Health Literacy: Why It Matters to Patients and in Medical Product Development
By Ashley Cheng, Programs Associate
On September 24, the National Health Council (NHC) held a webinar on the role of health literacy in drug development and in a person’s overall health as part of its NHC Patient-Focused Medical Product Development Webinar Series. Ms. Laurie Myers, MBA, the Global Health Literacy Director at Merck & Co., was the featured speaker.
Ms. Myers outlined two types of health literacy, personal and organizational health literacy. Differentiating is necessary to understand the skillsets individuals and organizations need to improve health-related decisions and actions.
- Personal health literacy: The degree to which individuals have the ability to find, understand, and use information and services to inform health-related decisions and actions for themselves and others.1
- Organizational health literacy: The degree to which organizations equitably enable individuals to find, understand, and use information and services to inform health-related decisions and actions for themselves and others.1
Ms. Myers went on to demonstrate how overwhelming understanding health information can be. In the exercise attendees had to count words and phrases that included complicated language and/or terms typically used in clinical research. This activity gave attendees a sense of how prevalent complicated health information can be. Ms. Myers emphasized the universality of health literacy concerns, “depending on the circumstance, anyone may struggle with health information.”
She identified the five skills needed in health literacy:
- Oral Literacy: Ability to speak and listen effectively2
- Information Literacy: Ability to find and apply health information3
- Print Literacy: Ability to read, write, and take meaning from information2
- Digital literacy: Ability to use devices, such as a computer, smart phone, and tablet, to find information4
- Numeracy: Ability to understand and use numbers2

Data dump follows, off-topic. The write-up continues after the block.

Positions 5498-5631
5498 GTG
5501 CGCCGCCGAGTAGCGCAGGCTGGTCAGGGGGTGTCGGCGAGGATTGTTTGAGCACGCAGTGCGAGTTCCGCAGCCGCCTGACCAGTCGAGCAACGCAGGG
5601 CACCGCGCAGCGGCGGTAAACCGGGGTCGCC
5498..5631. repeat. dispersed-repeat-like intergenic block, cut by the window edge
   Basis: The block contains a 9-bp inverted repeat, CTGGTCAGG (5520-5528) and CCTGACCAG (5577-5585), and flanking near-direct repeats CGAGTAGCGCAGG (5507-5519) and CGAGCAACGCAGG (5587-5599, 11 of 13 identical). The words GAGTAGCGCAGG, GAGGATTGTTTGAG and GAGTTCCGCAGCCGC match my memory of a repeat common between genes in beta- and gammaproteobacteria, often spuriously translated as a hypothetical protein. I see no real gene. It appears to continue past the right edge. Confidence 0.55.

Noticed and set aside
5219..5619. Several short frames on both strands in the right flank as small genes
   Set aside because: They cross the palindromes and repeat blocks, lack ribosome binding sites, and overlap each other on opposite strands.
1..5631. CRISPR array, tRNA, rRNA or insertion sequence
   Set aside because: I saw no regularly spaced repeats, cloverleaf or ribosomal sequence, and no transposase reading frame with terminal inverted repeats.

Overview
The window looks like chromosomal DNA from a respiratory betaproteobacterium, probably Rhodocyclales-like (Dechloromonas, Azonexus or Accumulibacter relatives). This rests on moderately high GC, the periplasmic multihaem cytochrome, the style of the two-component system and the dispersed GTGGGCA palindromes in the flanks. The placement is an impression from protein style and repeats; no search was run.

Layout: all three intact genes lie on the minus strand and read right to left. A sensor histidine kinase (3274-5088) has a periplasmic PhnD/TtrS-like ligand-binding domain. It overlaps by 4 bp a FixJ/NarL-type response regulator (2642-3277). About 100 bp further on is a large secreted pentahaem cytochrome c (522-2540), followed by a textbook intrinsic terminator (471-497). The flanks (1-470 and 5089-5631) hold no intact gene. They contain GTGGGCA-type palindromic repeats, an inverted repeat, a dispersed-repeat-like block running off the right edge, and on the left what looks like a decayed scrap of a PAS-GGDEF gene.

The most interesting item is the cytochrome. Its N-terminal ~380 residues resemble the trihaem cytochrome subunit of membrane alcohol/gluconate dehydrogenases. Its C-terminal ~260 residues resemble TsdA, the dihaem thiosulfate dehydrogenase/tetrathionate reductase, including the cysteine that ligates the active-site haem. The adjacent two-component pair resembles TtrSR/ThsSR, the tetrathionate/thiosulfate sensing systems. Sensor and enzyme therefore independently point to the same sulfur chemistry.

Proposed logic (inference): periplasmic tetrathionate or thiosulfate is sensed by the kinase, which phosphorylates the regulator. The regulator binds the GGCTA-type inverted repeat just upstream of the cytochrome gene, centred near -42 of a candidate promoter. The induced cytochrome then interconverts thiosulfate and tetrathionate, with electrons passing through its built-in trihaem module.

Companies and providers interact with patients throughout drug development and treatment. Accordingly, it is vital to intentionally create materials that are easily understood and accessible, while also improving all communication to benefit every stakeholder and patient.
“It’s about doing what you already do every day in a better way,” Ms. Myers said, stressing that health professionals need to remember patients are humans before they are patients. This means effective cross-cultural communication and teach-back methods should be implemented to empower and engage patients. Health literacy techniques can easily be incorporated in any company or organization.
To listen to the complete webinar, click here.
To learn more about our Patient-Focused Medical Product Development Webinar Series, click here.
 Office of Disease Prevention and Health Promotion. Health Literacy in Healthy People. https://health.gov/our-work/healthy-people-2030/about-healthy-people-2030/health-literacy-healthy-people. Accessed September 26, 2020.
2 Agency for Healthcare Research and Quality (AHRQ). Executive Summary. Evidence Report/Technology Assessment Number 199. Health literacy interventions and outcomes: an updated systematic review. March 2011. https://www.ahrq.gov/downloads/pub/evidence/pdf/literacy/literacyup.pdf. Accessed September 26, 2020.
3 National Network of Libraries of Medicine (NNLM). Health literacy. http://nnlm.gov/outreach/consumer/hlthlit.html#Skills_Needed_for_Health_Literacy. Accessed September 26, 2020.
4 Healthcare Information and Management Systems Society (HIMSS). Health literacy framework: a definition of terms. June 18, 2015. http://www.himss.org/health-literacy-framework-definition-terms. Accessed September 26, 2020.